'Certified Copy': A Marvelous, Mind-Blowing Movie

In Abbas Kiarostami's Certified Copy, Juliette Binoche plays a gallery owner who pretends a British author, played by William Shimell, is her husband for an afternoon. "If you love the idea that our relationships are fluid, the movie will ping-pong around your mind for days," says David Edelstein. i i

In Abbas Kiarostami's Certified Copy, Juliette Binoche plays a gallery owner who pretends a British author, played by William Shimell, is her husband for an afternoon. "If you love the idea that our relationships are fluid, the movie will ping-pong around your mind for days," says David Edelstein. /IFC Films hide caption

itoggle caption /IFC Films
In Abbas Kiarostami's Certified Copy, Juliette Binoche plays a gallery owner who pretends a British author, played by William Shimell, is her husband for an afternoon. "If you love the idea that our relationships are fluid, the movie will ping-pong around your mind for days," says David Edelstein.

In Abbas Kiarostami's Certified Copy, Juliette Binoche plays a gallery owner who pretends a British author, played by William Shimell, is her husband for an afternoon. "If you love the idea that our relationships are fluid, the movie will ping-pong around your mind for days," says David Edelstein.

/IFC Films

Certified Copy

  • Director: Abbas Kiarostami
  • Genre: Drama
  • Running Time: 106 minutes

Not rated.

With: Juliette Binoche, William Shimell

(Recommended)

Certified Copy is Iranian director Abbas Kiarostami's first film set in Europe and his return to narrative after a decade of experimental and documentary work. But it's anything but simple. It's a mind-bender, a piece of philosophical gamesmanship that can baffle you and psych you out — but also deliver the goods.

At first, Kiarostami appears to tell a linear story. Juliette Binoche plays a Frenchwoman, an apparently single mother identified in the credits only as "She," who lives in Italy and runs a gallery selling antique sculptures. She has recently met — no, she has apparently recently met — a British author, James Miller, played by opera singer William Shimell. She's clearly attracted to him, even though she disputes the thesis of his art theory book, also called Certified Copy, which carries the subtitle, "Forget the original, just get a good copy." His idea, which I'm way simplifying, is that originals are overrated and widely-circulated fakes can lead you to an understanding of the work. He doesn't say how but that's what the movie attempts to dramatize.

The bulk of Certified Copy happens in the course of a day in which She and James drive to a Tuscan village where many couples come to get married. Car rides are big in Kiarostami's films, and this one is tantalizing. There's something electric between these two. She's nervous and fidgety, laughing to herself at private jokes. James seems rather pretentious — but, it should be said, Shimell in his non-singing debut is extraordinarily charismatic: tall and lean and elegantly tousled, with the most beautiful baritone speaking voice. They talk of art and forgeries while reflections of the ancient Tuscan buildings slide up and down the windshield. While she drives, she asks him to sign copies of his book, which she says she first encountered with her sister, Marie.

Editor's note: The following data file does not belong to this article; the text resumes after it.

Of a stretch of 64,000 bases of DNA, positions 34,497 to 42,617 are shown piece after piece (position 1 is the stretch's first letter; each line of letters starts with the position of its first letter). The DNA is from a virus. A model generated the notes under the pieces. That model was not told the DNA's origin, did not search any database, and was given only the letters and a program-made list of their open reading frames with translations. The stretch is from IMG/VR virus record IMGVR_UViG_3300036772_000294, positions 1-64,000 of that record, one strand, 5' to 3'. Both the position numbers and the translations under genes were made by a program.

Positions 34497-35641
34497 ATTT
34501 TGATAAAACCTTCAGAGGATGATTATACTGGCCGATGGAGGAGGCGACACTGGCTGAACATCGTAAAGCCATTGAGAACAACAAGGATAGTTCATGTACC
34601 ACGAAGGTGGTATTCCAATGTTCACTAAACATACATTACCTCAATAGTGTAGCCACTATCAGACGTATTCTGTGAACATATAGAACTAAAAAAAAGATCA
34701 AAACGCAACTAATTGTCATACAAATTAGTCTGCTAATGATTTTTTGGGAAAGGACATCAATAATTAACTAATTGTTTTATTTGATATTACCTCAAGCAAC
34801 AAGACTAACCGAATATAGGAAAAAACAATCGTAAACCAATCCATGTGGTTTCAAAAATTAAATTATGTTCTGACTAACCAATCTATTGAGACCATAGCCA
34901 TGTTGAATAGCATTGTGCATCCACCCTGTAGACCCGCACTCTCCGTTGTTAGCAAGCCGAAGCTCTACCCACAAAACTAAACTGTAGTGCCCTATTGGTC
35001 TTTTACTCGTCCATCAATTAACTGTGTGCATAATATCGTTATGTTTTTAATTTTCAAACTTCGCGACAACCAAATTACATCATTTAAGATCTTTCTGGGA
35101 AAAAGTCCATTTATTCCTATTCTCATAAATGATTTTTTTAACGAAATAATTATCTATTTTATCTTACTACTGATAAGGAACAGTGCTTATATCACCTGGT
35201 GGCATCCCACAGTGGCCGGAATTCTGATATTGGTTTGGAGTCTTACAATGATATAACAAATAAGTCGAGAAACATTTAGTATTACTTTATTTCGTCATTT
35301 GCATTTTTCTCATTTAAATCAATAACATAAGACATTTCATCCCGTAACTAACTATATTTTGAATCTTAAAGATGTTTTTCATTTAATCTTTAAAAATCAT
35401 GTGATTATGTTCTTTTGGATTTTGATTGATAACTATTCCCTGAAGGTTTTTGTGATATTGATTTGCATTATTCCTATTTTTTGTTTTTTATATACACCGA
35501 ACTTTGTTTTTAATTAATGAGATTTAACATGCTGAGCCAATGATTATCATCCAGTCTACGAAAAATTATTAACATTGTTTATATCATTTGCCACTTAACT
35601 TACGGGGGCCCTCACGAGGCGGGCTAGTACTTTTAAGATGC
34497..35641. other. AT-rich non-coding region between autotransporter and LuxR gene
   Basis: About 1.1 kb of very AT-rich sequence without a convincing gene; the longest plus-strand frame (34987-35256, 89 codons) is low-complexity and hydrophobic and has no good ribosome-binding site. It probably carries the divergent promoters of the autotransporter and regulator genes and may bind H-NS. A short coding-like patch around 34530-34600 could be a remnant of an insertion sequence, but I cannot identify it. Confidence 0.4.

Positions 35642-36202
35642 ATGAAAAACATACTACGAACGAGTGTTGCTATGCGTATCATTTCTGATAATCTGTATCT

Opera star William Shimell plays a British author in his acting debut. David Edelstein says his performance is "extraordinarily charismatic." i i

Opera star William Shimell plays a British author in his acting debut. David Edelstein says his performance is "extraordinarily charismatic." /IFC Films hide caption

itoggle caption /IFC Films
Opera star William Shimell plays a British author in his acting debut. David Edelstein says his performance is "extraordinarily charismatic."

Opera star William Shimell plays a British author in his acting debut. David Edelstein says his performance is "extraordinarily charismatic."

/IFC Films

As the couple's wanderings through the ancient village become oddly tense, there's a complete, absolute change of direction. In a cafe, James tells She a story about the emotional distance he once observed between a mother and small child that seems to be about her and her son, and she cries. Then the old proprietress mistakes them for a long-married couple. Then, slowly, they appear to be a long-married couple, married 15 years earlier in this very village; that marriage now, in the painful throes of dissolution.

Most people's response to this jarring discontinuity can be easily summed up: "Hunh? Wha—?" Is this some Sixth Sense trickery? As the conflict drags on, She speaks in French, James in English, as if only in their native tongues can they reveal their primal selves. Are they really a couple? Or are they play-acting — as if to prove the thesis of James's book?

If you're literal-minded, you'll leave Certified Copy in a foul mood, maybe thinking it's a fraud — The Emperor's New Clothes. But I think great artists earn our leaps of faith. I loved Kiarostami's vision of the fluidity of relationships, even of identities. And while this all sounds rather abstract, what's onscreen is tactile and emotional, full of anger, unexpected tenderness, devastating epiphanies.

Juliette Binoche is acting a role, which means she's a fake, in the sense that all actors are fakes. But I could swear in those long takes she was dissolving before our eyes and becoming this woman. Acknowledging its artifice, Certified Copy becomes intensely, miraculously real.

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